February 15, 2021

Four tips for developing coffee education programmes: What to focus on


In recent years, coffee education has become more and more popular across the sector. The rise in classes, seminars, webinars, workshops, and virtual events is testament to this. People are constantly looking to learn new things, hone their skills, and drive the sector forward.

Understandably, there is a commercial benefit to this. Alongside being another potential revenue stream, coffee education can give a customer the feeling they’ve learnt something new. It can encourage repeat business while simultaneously improving knowledge and developing skills.

To learn more about what a good coffee education programme looks like, I spoke to a few coffee educators from across the sector. With their insight, we put together four key tips that anybody developing a coffee education programme should consider. Read on to find out what they are.

You may also like our previous article on coffee education.

Tip #1 – Start by training your trainers

To create and execute a programme that attracts, engages, and retains customers, you first need to make sure your trainers are appropriately equipped.

Lauren Lathrop is an educator at Mill City Roasters in Minnesota. She says that many education programmes fail because businesses don’t train their trainers.

“Often, onboarding and training is compromised as the trainer is a lead barista or manager who is a great coffee professional, but an ineffective trainer,” she says.

Coffee businesses often appoint their longest-serving or most experienced employee to lead training sessions, without appropriately preparing them for the upcoming task.

Kathy Altamirano is a Regional Manager at Counter Culture Coffee in Texas. She says it’s common for this type of employee to end up as a manager or lead barista – but cautions that you should never assume that they can teach what they’re proficient at.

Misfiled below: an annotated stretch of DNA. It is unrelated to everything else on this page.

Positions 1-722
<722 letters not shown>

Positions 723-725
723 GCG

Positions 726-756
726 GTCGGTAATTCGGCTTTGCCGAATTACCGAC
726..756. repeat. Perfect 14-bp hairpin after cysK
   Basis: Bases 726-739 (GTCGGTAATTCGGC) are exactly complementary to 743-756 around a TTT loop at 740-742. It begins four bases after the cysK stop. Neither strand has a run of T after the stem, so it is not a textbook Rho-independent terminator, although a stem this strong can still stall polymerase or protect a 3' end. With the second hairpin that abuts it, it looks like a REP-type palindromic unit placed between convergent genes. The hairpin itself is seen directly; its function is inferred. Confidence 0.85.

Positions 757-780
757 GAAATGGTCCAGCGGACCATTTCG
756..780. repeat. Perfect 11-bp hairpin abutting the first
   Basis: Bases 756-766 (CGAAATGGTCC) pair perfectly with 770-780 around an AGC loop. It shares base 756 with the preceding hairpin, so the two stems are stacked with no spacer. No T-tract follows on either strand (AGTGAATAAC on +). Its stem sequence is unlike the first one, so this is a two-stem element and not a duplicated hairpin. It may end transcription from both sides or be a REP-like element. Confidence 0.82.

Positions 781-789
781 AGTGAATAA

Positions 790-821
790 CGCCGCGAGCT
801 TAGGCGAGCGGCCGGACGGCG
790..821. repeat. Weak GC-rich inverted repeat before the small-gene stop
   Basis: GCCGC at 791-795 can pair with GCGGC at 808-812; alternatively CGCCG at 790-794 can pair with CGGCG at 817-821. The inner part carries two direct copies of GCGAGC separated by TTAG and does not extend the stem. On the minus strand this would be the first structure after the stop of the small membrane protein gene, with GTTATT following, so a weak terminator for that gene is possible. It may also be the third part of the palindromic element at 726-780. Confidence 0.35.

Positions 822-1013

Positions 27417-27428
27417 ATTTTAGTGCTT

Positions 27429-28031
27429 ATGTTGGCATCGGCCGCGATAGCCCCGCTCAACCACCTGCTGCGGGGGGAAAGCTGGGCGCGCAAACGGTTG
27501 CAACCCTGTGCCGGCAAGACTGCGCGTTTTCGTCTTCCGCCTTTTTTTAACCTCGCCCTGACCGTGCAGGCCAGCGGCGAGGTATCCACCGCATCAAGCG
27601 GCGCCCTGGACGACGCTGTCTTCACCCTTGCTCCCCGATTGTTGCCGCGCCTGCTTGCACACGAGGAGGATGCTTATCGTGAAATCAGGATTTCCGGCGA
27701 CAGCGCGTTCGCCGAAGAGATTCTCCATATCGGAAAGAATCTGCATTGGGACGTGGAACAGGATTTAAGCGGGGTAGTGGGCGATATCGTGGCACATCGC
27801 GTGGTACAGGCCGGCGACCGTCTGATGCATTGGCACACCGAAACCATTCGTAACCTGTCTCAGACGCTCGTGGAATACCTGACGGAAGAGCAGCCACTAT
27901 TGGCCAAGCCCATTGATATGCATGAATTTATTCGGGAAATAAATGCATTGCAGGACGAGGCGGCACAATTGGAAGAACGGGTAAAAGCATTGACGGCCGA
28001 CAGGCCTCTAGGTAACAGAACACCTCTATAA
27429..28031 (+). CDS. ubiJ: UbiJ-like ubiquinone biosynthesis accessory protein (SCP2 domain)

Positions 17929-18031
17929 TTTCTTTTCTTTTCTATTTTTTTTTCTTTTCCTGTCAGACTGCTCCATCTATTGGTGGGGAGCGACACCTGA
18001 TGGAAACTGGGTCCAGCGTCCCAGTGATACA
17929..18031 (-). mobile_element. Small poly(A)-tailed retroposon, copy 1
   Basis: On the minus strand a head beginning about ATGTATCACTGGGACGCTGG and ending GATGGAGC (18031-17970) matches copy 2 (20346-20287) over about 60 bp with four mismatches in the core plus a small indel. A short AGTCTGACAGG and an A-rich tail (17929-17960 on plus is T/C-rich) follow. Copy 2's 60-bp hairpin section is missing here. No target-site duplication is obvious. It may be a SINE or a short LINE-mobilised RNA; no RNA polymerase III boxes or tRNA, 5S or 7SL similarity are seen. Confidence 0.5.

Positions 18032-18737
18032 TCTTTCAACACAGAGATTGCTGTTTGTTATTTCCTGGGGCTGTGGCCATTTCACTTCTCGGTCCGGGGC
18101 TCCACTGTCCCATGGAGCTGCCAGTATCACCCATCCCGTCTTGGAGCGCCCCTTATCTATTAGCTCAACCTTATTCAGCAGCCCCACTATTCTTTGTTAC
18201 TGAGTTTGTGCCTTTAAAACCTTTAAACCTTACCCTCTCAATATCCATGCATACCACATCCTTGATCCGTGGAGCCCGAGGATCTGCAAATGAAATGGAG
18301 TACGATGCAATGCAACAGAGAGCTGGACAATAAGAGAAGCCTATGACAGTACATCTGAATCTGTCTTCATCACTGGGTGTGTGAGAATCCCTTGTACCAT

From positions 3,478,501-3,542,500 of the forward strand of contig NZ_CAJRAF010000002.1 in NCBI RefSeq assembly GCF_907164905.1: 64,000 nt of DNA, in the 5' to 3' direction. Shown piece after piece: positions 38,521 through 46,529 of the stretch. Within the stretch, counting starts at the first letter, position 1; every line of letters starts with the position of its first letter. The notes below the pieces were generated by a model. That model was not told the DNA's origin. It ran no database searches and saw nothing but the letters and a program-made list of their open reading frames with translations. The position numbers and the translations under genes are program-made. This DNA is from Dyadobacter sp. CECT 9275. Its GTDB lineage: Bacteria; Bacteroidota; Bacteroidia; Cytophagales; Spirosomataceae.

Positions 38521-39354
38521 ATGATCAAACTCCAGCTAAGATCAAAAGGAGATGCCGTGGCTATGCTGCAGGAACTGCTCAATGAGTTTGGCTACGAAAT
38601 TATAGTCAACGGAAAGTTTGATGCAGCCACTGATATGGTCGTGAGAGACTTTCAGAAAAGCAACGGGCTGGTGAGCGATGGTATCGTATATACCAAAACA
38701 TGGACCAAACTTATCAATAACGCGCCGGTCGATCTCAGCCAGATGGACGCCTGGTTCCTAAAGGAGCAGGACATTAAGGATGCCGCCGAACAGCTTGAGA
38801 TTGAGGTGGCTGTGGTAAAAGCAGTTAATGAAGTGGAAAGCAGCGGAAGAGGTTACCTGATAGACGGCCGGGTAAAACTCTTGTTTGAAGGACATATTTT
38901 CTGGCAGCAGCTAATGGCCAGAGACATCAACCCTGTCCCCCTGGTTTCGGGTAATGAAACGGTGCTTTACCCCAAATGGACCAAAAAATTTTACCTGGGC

Lauren suggests first “training your trainers”, as this will help them to develop a course that educates customers in an accessible, engaging way.

“I found the Train The Trainer course helpful,” she says. “It details what teachers have to learn and the competencies they must meet. It’s a great place for trainers to start creating a curriculum.”

Tip #2 – Teach through experience

Once you’ve trained your trainers, you’ll need to make sure you’re effectively connecting your audience to the curriculum you’re delivering. Retention is key; if your programme isn’t engaging, it will not be memorable.

Providing experiences related to the topic is always a good way to start. Research shows that content retention is improved drastically when learners can connect specific details to an experience that sticks out in their memory. 

For example, Kathy says she asks trainees to plug their nose and sample jelly beans to demonstrate how scent impacts taste. This activity, she tells me, shows how many of the flavours we taste are actually derived from our sense of smell. 

Lauren and Kathy also note that they dedicate time to exploring the journey from seed to cup, as well as the history of coffee production and colonialism.

In particular, Lauren tells me that she talks about this while pulling an espresso shot, and subsequently explains that any wasted coffee is a disservice to those who’ve worked so hard to produce it.

By integrating these experiences into your education programme, attendees are more likely to retain what you’ve taught them.

Tip #3 – Teach your customers

Lauren tells me that one of the most common questions she gets asked is how roasteries can pick up more wholesale accounts. She responds by saying that the best way for small roasteries to compete against large ones is to connect customers with their product through education.